It's Friday so that means Dago's tonight. Tomorrow is the Met at noon (our time). La Fille du Régiment by Donizetti. Listen for the tenor's nine high C's and be thrilled!
Wednesday, December 21, 2011
I think this seasonal disorder has descended on me. I got up this morning and the only thing I could think of was how soon I could take a siesta. Mr. C went in to Tecoman this morning to pay the bank trust (second try). I, on the other hand, changed the sheets and fell back in exhaustion. It seems to me this happens every year; the heat, the change of diet (more avocado, more beer), or just the general lassitude that comes with the tropical lifestyle. He got home about noon with the following story. It took him only a few minutes to get up to the service window. That's when the trouble began. The first person he dealt with had no idea what he wanted. We go to this same bank every year but there's always someone who figures out what's needed. So he was passed to a second person. He, too, had no idea what to do. After 40 minutes of discussion, consultation, research and general futzing around, the young man asked Mr. C to indeed write out the checks for the trusts. Then he had no idea what to do with them. He suggested he come back tomorrow. Meanwhile he would research how to complete this transaction. Here's what's so mysterious about all of this confusion. Any non-Mexican with property less than 50 km. from the federal beach zone holds a trust that has to be paid annually, before December 31. And the bank doesn't know how to do it?!?
After lunch I read for awhile, "Then We Came to the End" by Joshua Ferris, an hilarious account of an advertising agency in the era of downsizing. I'd post a pix of the cover but my mouse is dead and I can't copy stuff onto the desktop and then post. Sorry. After about an hour, I fell asleep and slept for 2 1/2 hours. I wonder what tonight will be like?
Tomorrow we have to go in to Armeria to consult with Raul, the window man, about our screen sliders. The wheels have rusted out and frozen and the doors won't slide. Plus we need a new screen door on the downstairs small bedroom. Mr. C wants to get a haircut, too. 'Tis the party season and he wants to look his best. We have a big birthday party to go to tomorrow evening at a home way down in the colonia. In fact, it's the very last house on the ocean road. Lands End, one could say. I'm taking my camera.
Meanwhile, we now have to decide how long it's going to take the bank employees to figure out how to process a trust payment. Probably until next week.
Tuesday, December 20, 2011
Our world has lost two ringing voices: Vaclav Hável and Christopher Hitchens, two powerful public intellectuals.
Havel was the patriot, poet, philosopher, politician, and the voice of the Velvet Revolution.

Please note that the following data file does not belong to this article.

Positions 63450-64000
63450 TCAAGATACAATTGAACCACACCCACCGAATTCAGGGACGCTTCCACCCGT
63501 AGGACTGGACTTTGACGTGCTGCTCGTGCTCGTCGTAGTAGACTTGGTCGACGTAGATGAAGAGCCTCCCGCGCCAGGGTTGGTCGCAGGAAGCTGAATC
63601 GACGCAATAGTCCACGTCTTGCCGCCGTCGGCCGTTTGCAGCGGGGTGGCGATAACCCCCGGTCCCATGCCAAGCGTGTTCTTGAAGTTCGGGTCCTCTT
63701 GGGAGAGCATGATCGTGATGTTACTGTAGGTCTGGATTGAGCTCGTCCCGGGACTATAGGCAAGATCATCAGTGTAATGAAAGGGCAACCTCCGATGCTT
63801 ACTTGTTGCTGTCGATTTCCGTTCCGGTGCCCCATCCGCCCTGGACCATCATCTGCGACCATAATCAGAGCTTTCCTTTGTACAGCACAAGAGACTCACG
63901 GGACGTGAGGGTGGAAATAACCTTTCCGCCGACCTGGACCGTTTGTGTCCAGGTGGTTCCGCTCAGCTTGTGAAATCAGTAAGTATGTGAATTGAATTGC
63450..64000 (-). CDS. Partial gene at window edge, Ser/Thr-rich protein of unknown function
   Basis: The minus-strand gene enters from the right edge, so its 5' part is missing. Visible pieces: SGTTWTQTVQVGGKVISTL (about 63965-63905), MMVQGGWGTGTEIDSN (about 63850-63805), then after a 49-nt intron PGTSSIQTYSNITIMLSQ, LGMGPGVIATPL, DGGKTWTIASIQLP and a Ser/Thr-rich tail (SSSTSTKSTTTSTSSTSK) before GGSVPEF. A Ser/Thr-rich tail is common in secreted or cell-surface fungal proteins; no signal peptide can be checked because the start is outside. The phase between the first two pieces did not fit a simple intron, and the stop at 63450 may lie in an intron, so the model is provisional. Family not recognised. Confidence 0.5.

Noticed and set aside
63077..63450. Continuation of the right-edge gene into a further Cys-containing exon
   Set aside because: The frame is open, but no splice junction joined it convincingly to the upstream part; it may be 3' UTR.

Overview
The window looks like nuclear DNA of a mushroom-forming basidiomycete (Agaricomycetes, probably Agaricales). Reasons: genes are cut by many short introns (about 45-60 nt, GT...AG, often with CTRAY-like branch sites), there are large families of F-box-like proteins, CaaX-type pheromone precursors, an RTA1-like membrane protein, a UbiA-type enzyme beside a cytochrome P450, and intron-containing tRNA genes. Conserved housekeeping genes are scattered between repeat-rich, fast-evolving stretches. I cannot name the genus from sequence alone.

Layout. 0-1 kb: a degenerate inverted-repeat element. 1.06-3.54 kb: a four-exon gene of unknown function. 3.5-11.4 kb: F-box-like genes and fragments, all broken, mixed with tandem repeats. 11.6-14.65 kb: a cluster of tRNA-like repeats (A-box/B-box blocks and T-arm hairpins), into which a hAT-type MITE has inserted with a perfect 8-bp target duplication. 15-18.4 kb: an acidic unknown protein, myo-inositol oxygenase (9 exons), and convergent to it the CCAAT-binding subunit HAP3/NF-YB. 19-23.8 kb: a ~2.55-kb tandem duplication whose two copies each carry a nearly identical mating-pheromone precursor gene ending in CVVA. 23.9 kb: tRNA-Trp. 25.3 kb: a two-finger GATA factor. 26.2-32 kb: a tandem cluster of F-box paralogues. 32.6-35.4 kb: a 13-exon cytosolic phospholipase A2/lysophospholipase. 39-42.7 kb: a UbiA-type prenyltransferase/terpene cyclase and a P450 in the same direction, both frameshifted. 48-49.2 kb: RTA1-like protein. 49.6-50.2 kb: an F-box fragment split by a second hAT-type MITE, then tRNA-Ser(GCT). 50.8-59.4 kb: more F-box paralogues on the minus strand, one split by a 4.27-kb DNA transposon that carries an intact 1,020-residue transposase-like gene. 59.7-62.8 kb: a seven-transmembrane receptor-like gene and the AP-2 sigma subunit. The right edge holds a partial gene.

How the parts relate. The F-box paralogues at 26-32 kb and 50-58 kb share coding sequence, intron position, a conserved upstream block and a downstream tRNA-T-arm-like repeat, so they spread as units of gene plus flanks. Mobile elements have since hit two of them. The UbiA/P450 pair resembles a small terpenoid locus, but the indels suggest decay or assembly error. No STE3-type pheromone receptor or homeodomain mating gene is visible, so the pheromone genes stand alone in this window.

Hitchens was the iconoclastic writer, editor, essayist and critic whose targets ranged from God and Mother Teresa to Henry Kissinger. He was a sharp-tongued polemicist who wrote for, among others, Vanity Fair. I always looked for his contributions when I got my hands on that publication.
Two loud and clear interpreters of contemporary life are stilled. RIP.
Monday, December 19, 2011
Tianguis was as always full of good things to eat, friendly people, bargains galore for used clothing. It was as though I had been there just last week. That was the good news. The bad news was that we saw heavily armed police patrolling up and down, something we have never seen before. One of the cops, Lalo, is also the chap who grills chicken and zips around the town on his moto on the weekends selling his delicious dinners. He commented that things are, alas, not what they used to be. I have never seen any police presence at the market unless they were buying goods. Times, they have changed, and changed seriously. I am not at all happy about this. I want to preserve the innocence and peace of the last several years, but I suppose, being realistic, that it is irretrievably lost.
But what's not lost is the beautiful produce brought to marked by farmers.
This grand pile of radishes glowed in the shade of the overhang. Makes me want to make a vat of potato salad or some posole soup. This is my favorite stand, the place I go to first for whatever I might want. When I showed up this morning this charming chap smiled and waved. He knows he has a faithful customer for the next few month.
After an hour of trolling up and down the stalls Marie and I went to the Jacaranda for our traditional first-tianguis-of-the-season bean tacos and beer. We'll do it again in May. Actually, the end of March; she's going home a month early this year. Boo. We got caught up on our summers (she lives in Bull Shoals, Arkansas) and our plans for our winter stay. New paint job this year? Maybe. Are we going to fire up the big oven for a fiesta? Maybe. Expecting visitors this year? For me, yes. For her, no.
Tomorrow we go back to Tecoman to go to the bank and pay the fiedecomisario (our trust agreement with the Mexican government to lease the land on which our house sits) for the two properties, do some more shopping, go to the bank (again), get a haircut for Mr. C. Out to dinner with friends tomorrow evening. Once we get here, the social whirl starts in earnest. I love it. Mr. C has a different opinion.